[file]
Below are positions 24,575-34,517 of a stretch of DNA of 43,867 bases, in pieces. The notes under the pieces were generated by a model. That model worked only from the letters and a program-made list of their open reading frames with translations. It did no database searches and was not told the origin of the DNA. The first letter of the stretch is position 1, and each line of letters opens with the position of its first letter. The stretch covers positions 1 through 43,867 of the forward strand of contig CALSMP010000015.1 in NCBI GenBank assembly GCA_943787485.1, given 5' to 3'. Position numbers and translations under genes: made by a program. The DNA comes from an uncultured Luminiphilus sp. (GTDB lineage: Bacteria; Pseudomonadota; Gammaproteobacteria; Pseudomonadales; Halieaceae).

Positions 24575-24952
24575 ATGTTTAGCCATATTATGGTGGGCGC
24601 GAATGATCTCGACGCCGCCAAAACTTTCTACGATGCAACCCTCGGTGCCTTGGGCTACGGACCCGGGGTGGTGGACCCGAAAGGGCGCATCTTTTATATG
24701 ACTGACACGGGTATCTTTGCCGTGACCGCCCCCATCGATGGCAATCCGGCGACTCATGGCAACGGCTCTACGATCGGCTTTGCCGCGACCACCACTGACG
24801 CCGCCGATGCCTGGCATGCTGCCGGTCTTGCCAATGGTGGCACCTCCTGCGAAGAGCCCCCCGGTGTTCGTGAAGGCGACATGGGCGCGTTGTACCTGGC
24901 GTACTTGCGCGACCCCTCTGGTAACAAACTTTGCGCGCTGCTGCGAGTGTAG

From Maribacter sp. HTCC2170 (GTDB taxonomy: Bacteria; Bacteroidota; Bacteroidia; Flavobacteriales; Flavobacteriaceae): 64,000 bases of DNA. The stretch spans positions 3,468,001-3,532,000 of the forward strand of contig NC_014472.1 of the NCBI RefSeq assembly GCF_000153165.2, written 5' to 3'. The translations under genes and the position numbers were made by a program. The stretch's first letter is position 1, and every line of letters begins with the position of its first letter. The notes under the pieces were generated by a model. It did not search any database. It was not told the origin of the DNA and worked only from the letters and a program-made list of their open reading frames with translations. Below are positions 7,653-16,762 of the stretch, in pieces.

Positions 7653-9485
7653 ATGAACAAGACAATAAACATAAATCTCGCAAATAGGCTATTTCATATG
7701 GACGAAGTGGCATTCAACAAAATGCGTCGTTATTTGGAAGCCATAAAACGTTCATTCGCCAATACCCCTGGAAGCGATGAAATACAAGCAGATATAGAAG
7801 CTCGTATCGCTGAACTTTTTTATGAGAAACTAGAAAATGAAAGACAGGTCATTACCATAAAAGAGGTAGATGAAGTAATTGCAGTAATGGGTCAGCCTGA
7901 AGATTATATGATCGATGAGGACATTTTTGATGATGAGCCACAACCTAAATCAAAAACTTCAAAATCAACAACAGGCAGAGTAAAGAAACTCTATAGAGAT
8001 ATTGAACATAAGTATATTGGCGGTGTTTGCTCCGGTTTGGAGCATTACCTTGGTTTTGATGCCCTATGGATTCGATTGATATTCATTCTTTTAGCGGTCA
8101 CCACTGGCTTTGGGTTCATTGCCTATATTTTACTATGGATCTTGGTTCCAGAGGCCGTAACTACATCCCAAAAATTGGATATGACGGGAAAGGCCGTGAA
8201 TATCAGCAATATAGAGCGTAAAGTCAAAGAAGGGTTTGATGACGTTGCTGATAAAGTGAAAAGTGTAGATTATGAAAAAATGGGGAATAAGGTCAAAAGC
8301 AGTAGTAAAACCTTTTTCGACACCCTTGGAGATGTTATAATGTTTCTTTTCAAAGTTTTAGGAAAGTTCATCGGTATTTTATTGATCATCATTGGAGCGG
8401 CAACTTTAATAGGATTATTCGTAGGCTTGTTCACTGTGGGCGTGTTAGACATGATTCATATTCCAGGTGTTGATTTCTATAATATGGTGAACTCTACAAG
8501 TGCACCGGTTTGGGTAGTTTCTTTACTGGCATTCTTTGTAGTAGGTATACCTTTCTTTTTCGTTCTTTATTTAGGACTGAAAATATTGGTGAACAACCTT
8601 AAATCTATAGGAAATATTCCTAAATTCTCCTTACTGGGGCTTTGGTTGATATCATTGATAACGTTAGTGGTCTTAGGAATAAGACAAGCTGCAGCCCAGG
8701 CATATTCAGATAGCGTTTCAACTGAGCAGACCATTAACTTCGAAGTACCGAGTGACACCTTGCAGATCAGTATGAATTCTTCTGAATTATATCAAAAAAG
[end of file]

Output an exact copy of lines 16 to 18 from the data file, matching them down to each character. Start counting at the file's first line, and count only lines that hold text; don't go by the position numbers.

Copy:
8201 TATCAGCAATATAGAGCGTAAAGTCAAAGAAGGGTTTGATGACGTTGCTGATAAAGTGAAAAGTGTAGATTATGAAAAAATGGGGAATAAGGTCAAAAGC
8301 AGTAGTAAAACCTTTTTCGACACCCTTGGAGATGTTATAATGTTTCTTTTCAAAGTTTTAGGAAAGTTCATCGGTATTTTATTGATCATCATTGGAGCGG
8401 CAACTTTAATAGGATTATTCGTAGGCTTGTTCACTGTGGGCGTGTTAGACATGATTCATATTCCAGGTGTTGATTTCTATAATATGGTGAACTCTACAAG